Gods of Molenbeek
Finland, Belgium, Germany, 2018. 73min
How does one talk about a film that feels a little too perfect, too clean, maybe even too thought-out? A part of me wants to shake it up a bit, welcome a few rough edges in the way pictures meet pictures.
Elegantly-crafted Gods of Molenbeek does everything right, uses imaginative visual ledes, shot from the point of view of young children, but it can feel like so many films that have a dozen producers and funders involved: ironed out and cleaned up. It is a great example, however, of how to introduce all sorts of thoughts about God, gods and eternity to a young audience.
The Finnish director, Reetta Huhtanen accompanies two boys, and sometimes a girl, all about the age of 6, who discover different ways of thinking about and worshiping god(s), and speculate about what happens after death and other cosmological matters.
The boys live in the same building and toodle around in the courtyard below, never seem to be still, and chatter away.
Aatos and Amine are deep thinkers, bright and curious. Though neighbours, they come from totally different backgrounds. Aatos is Finnish and Chilean, he speaks French, Finnish and Spanish and attends a Steiner school; Amine comes from a observant Moroccan Muslim family, possibly attends a public school, and is seen in a classroom learning Arabic ( it isn’t uncommon in Brussels for Arabic to be available as an elective language in public schools).
So what does childhood look and sound like for children growing up in a densely populated, multi-ethnic neighbourhood that has been labelled by the hot press to be a centre of jihadist activity? The director responds by keeping her point of view as close to that of the boys, as possible.
Molenbeek is felt day to day in this film, from the perspective of the children.
Filming children can be tricky business especially if they are very young; all the power lies with the filmmakers. Gods of Molenbeek is a best-practice example of how to film children with respect: they have room to express themselves, the camera doesn’t exploit moments of distress – the lens doesn’t pry unfairly – and the camera is usually lower than the children’s heads with the lens often tilted upward, making them look powerful. The boys sparkle together. French is their common language, but they share neither religion nor mythologies.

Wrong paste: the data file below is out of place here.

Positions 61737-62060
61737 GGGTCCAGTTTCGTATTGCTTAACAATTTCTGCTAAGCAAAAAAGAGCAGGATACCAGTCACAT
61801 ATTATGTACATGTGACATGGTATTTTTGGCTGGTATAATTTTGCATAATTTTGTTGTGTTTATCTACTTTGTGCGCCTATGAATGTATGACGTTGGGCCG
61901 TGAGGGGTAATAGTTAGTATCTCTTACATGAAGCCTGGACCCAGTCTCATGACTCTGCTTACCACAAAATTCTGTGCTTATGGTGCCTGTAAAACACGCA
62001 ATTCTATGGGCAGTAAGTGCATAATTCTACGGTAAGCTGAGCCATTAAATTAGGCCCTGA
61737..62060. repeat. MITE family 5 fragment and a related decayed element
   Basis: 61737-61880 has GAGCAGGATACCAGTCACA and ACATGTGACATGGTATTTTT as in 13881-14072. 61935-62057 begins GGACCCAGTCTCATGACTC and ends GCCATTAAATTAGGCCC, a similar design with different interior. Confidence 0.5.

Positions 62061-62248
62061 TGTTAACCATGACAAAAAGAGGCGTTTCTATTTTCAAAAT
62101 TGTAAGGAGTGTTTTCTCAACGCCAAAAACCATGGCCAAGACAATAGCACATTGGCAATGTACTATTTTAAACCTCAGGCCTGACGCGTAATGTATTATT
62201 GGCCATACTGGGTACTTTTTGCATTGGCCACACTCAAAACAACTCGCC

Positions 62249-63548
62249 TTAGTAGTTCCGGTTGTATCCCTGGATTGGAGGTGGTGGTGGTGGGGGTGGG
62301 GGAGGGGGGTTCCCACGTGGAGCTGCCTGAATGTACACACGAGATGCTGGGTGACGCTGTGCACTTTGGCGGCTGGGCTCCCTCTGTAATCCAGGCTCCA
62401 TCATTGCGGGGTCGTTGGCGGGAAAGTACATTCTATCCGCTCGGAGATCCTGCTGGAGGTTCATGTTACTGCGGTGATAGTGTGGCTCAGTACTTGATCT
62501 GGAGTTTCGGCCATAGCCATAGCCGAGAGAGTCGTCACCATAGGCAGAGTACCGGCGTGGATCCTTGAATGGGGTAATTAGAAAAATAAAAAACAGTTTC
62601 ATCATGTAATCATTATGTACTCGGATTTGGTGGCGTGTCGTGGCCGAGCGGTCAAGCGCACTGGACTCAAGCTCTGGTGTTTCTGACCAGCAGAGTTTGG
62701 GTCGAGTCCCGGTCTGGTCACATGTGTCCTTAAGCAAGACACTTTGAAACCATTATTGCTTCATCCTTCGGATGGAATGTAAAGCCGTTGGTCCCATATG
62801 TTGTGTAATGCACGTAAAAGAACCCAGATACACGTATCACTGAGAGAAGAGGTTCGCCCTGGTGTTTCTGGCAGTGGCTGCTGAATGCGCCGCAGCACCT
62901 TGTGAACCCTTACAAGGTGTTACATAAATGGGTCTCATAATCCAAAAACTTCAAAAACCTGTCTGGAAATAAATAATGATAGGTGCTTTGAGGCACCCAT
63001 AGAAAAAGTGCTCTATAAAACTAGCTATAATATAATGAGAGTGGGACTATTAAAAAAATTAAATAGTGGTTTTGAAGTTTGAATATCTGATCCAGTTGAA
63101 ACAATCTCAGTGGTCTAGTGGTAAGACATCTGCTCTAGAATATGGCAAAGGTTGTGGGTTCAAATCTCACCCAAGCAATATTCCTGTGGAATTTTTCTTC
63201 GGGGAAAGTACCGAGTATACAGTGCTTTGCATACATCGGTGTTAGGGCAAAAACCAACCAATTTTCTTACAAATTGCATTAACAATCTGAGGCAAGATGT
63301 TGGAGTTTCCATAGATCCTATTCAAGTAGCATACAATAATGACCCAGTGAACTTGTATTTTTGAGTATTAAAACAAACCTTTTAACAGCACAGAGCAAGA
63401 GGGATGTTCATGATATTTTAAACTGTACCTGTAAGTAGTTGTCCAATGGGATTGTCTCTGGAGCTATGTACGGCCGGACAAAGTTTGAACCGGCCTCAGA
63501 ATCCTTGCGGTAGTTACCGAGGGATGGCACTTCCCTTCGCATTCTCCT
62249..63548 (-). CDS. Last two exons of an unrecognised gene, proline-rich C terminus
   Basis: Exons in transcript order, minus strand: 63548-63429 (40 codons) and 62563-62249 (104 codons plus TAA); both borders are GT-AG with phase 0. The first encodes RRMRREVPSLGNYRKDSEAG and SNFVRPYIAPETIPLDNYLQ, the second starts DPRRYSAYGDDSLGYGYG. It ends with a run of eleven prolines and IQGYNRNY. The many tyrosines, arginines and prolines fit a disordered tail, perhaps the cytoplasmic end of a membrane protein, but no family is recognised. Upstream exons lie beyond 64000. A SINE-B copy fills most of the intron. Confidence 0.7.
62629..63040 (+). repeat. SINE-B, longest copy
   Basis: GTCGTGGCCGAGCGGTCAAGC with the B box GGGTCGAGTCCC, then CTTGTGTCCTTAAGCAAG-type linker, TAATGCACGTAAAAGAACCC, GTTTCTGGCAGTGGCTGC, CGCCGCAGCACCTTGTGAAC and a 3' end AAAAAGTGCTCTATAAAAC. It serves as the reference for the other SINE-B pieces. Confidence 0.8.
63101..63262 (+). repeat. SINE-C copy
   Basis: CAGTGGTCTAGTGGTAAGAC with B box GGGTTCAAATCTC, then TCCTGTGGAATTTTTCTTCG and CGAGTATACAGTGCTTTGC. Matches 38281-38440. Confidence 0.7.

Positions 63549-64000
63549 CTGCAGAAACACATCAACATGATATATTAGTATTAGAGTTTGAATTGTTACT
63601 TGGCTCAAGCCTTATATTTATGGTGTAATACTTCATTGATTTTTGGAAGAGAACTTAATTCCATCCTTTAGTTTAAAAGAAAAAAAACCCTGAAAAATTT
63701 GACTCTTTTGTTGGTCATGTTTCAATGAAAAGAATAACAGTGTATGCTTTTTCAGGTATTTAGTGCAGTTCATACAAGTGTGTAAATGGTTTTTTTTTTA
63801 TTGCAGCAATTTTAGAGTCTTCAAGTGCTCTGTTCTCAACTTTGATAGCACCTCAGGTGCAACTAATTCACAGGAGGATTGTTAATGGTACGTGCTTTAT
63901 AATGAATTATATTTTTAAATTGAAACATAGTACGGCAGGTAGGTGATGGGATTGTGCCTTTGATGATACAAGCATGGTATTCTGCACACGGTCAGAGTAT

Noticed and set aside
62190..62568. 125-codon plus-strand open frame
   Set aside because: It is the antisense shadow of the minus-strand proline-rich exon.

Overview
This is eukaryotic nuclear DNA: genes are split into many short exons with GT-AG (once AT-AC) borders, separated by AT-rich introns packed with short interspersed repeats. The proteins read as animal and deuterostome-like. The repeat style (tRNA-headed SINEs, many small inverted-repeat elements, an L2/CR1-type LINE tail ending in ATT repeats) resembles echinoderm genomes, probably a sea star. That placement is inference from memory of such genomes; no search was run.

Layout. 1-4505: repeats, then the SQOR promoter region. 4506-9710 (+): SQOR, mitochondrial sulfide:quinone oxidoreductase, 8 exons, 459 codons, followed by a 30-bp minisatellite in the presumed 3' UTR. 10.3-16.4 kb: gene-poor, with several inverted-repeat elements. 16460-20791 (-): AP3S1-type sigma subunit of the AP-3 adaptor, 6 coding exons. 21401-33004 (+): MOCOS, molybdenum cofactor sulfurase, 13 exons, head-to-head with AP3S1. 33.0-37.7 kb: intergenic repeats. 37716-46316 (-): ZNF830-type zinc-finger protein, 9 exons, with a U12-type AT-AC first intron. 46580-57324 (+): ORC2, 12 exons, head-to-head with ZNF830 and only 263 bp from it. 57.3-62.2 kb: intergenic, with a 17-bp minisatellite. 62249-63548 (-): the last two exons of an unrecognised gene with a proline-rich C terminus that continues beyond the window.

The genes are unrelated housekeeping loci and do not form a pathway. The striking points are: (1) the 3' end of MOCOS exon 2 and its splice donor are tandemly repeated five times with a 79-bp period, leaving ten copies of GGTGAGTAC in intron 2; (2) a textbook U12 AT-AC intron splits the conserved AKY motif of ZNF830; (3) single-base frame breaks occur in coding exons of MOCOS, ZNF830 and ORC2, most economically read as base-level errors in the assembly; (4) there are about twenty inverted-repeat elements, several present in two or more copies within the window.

From peace to turmoil
If you’ve been to Molenbeek, the modest Brussels neighbourhood where they live, then you know that it is layered with people who have their roots all over the world. The large and visible Muslim population is not uniform, and many, many Moroccan families can trace their migration to Belgium to the middle of the last century, when Belgium recruited labourers for its mines and industry.
The ordinary truth is the strength of neighbourly ties and friendships that make it possible for people of different faiths and ethnicities there to get along.
In Molenbeek, life can be in your face. The sidewalks, as in the rest of the city, are narrow and uneven but the density is typical of poorer neighbourhoods; little greenery is on the streets, but typically in skinny backyards or the courtyards shared with multiple dwellings. Arabic is heard faintly in many of the film’s outdoor scenes, on the same level as the din of children playing a block away.
Meanwhile the boys bounce between languages, sometimes with a parent teaching them their religion or when play-acting a nordic god; Aatos’ other friend, a girl who doesn’t believe in God at all, chooses instead to call it all Nature. And so, Molenbeek is felt day to day in this film, from the perspective of the children, to be an accepting place where no one, it seems, is just one thing.
We are carried along from shot to shot by the charm of the children’s minds.
That is the big story in this film. There is hardly any explicit conflict, per se – only discovery – and we are carried along from shot to shot by the charm of the children’s minds. Then comes the drama that punctuates the year: a wave of bombs that leaves many dead and wounded has ripped Paris and Brussels.
Extra military vehicles roll on the street, a soldier or policeman in riot gear, armed, checks a school backpack; a radio speaking the news (added to a shot later?) relates what’s what. It seems a perpetrator comes from the quarter or has found refuge here. How big is this network?
But it’s Brussels after all, and a whole neighbourhood has been slandered: people who live in Molenbeek, all kinds of people, demonstrate in defence of their quarter; Muslims especially join their other neighbours in front of the cameras, side by side, against «Terrorism.»
And yet, the film doesn’t expand this trauma to adult size: Gods of Molenbeek relates it in the way the boys themselves seem to experience it. The demonstrations come and go, and soon it doesn’t really touch them directly, though the radio continues to drop news updates softly into the ambient sound. This is a fine calibration for the director and editor to have made.
Gods of Molenbeek is a best-practices example of how to film children with respect.
One feels the hand of the director on this film, perhaps guiding the topics the boys bring up with one another (lots and lots about God), perhaps steering where, how and with whom they play (off to the woods; out to buy fabric for Poseidon’s cape; off to the mosque together). But the friendships feel authentic, the conversations between the kids natural, as if this were a play-date with film crew, where the camera is just taken for granted and soon ignored. It’s a lot harder to achieve this than it looks!